In young children, higher baseline aerobic fitness and motor skills were related to a better spatial working memory and/or attention at baseline, and to some extent also to their future improvements over the following 9 months.

Trial Registration NCT00674544


The debate about a possible relationship between aerobic fitness and motor skills with cognitive development in children has recently re-emerged, because of the decrease in children's aerobic fitness [1] and the concomitant pressure of schools to enhance cognitive performance [2]. In preschoolers, the focus is preferentially set on the advancement of cognitive parameters such as working memory and attention. Both working memory and attention have been shown to be important predictors of academic achievement [3,4].

Despite the beneficial health effects, time for physical education or sports activities is often limited by budget cuts or the abundance of alternative out-of-school offers [5]. These trends may already affect the level of activity and subsequent aerobic fitness in young children.

It has been suggested that motor and cognitive development may be more interrelated than has previously been appreciated [6]. The cerebellum is not only important for motor but also for those cognitive functions, that are related to the dorsolateral prefrontal cortex [6]. Currently, there are three hypotheses based on data in rodents and humans explaining how exercise may affect cognitive parameters [7]: (1) increase in oxygen saturation based on an increased blood flow and angiogenesis, (2) increase in brain neurotransmitters like serotonin and norepinephrine facilitating information processing and (3) regulation of neurotrophins such as different growth factors. Additionally we know from studies in rodents, that exercise stimulates neurogenesis in the hippocampus and the subventricular zone [7] which may be important for lasting and cumulative network adaptations [8].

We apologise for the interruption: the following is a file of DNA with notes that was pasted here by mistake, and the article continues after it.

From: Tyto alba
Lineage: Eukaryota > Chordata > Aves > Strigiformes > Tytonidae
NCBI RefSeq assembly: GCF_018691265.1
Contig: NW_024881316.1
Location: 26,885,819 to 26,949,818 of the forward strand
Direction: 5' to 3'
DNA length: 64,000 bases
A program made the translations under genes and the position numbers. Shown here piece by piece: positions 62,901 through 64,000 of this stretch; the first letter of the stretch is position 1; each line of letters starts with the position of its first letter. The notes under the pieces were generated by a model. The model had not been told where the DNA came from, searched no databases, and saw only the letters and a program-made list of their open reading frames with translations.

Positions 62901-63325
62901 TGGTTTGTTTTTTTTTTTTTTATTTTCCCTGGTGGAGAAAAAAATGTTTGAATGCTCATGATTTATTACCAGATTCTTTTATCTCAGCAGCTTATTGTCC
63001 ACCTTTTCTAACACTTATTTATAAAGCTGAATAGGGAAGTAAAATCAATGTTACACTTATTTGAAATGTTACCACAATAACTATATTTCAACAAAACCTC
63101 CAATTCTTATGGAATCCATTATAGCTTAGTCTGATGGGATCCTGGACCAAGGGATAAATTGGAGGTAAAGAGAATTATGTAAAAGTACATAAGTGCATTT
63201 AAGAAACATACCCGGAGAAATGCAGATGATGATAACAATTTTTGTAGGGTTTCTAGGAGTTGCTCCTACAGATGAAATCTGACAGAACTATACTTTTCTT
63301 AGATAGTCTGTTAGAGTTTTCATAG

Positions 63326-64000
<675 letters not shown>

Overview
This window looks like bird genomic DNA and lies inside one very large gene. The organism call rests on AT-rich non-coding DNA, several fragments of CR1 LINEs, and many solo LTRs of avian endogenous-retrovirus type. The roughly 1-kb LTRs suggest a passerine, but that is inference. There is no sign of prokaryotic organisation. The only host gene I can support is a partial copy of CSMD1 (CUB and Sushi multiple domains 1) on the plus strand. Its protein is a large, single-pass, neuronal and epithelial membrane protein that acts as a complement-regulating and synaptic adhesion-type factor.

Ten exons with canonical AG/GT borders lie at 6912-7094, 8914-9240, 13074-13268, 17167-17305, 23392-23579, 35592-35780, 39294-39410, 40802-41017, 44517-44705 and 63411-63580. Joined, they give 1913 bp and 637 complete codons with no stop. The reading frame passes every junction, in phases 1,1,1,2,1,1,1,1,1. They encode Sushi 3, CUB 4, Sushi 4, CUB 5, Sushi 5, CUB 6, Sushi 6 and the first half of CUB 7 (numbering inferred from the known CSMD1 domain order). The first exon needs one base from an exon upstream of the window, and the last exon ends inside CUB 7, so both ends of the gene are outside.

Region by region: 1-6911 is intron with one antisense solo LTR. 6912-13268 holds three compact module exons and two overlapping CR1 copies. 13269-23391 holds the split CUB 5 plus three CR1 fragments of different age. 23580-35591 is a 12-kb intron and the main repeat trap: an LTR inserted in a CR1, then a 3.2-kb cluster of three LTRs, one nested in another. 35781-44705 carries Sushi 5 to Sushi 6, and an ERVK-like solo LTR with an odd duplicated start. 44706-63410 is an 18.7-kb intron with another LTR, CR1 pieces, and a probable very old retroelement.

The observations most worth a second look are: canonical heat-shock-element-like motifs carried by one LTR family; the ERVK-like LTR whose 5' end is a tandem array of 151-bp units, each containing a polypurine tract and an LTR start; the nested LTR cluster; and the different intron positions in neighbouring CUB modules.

Studies in primate and adult humans have shown a relationship between aerobic fitness and cognitive performance [7]. These findings have been recently confirmed in a study including more than one million adolescents [9], where aerobic fitness was positively associated with intelligence at baseline and changes in aerobic fitness between age 15 and 18 years independently predicted intelligence at age 18 [9]. Similar cross-sectional relationships between aerobic fitness and measures of cognitive performance such as attention and working memory have been found in preadolescent schoolchildren [10-12], while there are no data in preschoolers. However, while aerobic fitness is considered to be the main parameter responsible for cognitive benefits in adults, data from recent cross-sectional studies in preadolescent children demonstrate that not only aerobic fitness, but also other domains like motor skills (e.g. balance, agility, ball skills) seem to be related to cognitive benefits in children [13-17]. Furthermore, exercises involving specific mental processing including executive functions might be more prone to trigger global cognitive development in children than aerobic exercises alone [18,19].